Paper production process
Liner and fluting papers can be manufactured from primary wood fibres from sustainably managed forests and/or from recovered fibres from paper for recycling. As a general rule, kraftliner and semi chemical fluting are manufactured from predominantly primary fibres whereas testliner and recycled fluting are predominantly manufactured from recovered fibres.
Production of liner and fluting is typically performed at an integrated pulp and papermill (meaning that the pulp and the paper are produced at one single site, and the wet pulp is pumped directly to the paper machine with no additional drying or transport required).
For mills utilising primary wood fibre, most of the wood is delivered in the form of pulpwood logs. A proportion is also brought in as wood chips, a by-product of nearby sawmills. The pulpwood logs have to be debarked and chipped before pulping. For Kraftliner production, the kraft pulping process is used. This is a highly alkaline cooking process with caustic soda and sodium sulphide as active cooking chemicals. The cooking takes place in a digester at high pressure and a temperature of 150 -170 oC. The pulp yield is normally around 55% (i.e. 1000 kg of dry wood gives 550 kg of pulp).
For semi chemical fluting production, the wood chips are converted into pulp by the semi chemical cooking process. It is a slightly alkaline cooking process most commonly using sodium sulphite and sodium carbonate as active cooking chemicals. The pulp yield is normally around 80%.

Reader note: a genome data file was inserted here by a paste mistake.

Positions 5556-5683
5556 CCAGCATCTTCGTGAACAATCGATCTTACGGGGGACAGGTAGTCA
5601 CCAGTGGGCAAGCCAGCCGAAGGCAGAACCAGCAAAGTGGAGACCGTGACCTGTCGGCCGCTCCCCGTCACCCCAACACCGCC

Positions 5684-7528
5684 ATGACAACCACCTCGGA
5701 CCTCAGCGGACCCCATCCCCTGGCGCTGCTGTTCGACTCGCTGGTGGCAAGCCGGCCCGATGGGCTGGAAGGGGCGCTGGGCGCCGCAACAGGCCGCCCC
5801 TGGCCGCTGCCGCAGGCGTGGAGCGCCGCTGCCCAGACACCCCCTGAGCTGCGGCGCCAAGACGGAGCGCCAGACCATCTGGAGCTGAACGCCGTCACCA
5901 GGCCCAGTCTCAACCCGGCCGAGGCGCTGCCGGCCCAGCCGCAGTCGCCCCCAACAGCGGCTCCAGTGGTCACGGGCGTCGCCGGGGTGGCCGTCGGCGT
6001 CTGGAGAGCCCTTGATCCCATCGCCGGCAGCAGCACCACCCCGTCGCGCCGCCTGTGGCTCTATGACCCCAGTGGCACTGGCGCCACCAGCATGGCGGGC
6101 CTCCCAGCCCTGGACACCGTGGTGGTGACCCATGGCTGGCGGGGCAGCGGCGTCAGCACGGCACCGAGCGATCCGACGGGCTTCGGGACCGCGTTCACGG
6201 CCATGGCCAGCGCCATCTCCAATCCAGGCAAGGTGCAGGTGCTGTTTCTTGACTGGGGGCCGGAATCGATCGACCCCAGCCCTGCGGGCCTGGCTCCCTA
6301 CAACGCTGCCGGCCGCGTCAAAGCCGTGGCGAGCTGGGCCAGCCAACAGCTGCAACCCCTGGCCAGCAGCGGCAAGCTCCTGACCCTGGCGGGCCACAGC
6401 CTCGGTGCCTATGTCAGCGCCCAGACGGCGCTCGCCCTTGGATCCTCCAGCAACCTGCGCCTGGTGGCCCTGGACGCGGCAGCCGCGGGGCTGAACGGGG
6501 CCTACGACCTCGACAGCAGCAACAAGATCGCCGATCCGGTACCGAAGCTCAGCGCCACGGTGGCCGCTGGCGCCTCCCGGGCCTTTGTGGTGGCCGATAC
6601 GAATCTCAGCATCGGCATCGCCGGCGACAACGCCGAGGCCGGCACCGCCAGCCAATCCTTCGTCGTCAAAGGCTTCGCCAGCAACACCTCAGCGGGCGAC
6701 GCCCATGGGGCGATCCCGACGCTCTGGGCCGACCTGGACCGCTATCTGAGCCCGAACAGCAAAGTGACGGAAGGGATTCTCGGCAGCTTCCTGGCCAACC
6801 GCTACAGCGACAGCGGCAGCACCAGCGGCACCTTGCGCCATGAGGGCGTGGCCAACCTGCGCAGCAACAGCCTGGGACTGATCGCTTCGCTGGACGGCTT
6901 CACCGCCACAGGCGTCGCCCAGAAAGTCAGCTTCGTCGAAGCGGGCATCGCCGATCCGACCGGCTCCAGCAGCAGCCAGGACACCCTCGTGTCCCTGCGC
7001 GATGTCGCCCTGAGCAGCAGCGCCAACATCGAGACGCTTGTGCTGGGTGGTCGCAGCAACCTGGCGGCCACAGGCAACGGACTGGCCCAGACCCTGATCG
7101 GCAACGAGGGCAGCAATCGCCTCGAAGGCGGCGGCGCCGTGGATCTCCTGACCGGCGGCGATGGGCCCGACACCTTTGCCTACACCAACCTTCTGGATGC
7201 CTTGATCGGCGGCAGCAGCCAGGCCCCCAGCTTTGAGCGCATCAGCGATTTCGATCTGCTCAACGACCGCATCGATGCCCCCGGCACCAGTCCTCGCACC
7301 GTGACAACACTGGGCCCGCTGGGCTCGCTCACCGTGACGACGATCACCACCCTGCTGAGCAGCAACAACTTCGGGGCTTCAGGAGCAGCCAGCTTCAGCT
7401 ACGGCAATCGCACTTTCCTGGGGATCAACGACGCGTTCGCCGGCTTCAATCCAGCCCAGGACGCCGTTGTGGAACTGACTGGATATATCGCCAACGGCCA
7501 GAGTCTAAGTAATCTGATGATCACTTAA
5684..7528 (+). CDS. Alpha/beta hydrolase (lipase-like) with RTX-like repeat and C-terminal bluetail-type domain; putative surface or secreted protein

The spent cooking liquor is drained off and washed out from the pulp. It contains the wood substance dissolved during the cooking together with the spent cooking chemicals. The spent liquor is concentrated and burnt as a fuel for energy production and recovery of cooking chemicals. The pulp produced is defiberized in refiners, screened and washed before being sent to the paper mill.
For mills utilising recovered fibres, the main recovered paper grade utilised for manufacture of testliner
and recycled fluting is old corrugated cases 2, meaning that most of the fibres are recycled in a closed loop system.
The bales of recovered paper are submerged in water and the mixture is agitated so that the paper is broken up to form a pumpable suspension. Large non-paper components such as pieces of plastics, wood, metal and textiles are removed using a “ragger” or “junker” and smaller remaining non-paper components are removed by screening and cleaning. The hot pulp may also undergo a disperging treatment, in which contaminants such as hot melt, wax, ink and coating binders loosen from the fibres and together with small fragments of paper are reduced to fine particles which are no longer visible. Pulp for recycled fibre-based paper for corrugated packaging does not normally undergo a deinking process.
For pulps from both primary fibres and recycled fibres, functional chemicals, fillers and other pulps can be added to give the final paper the properties required.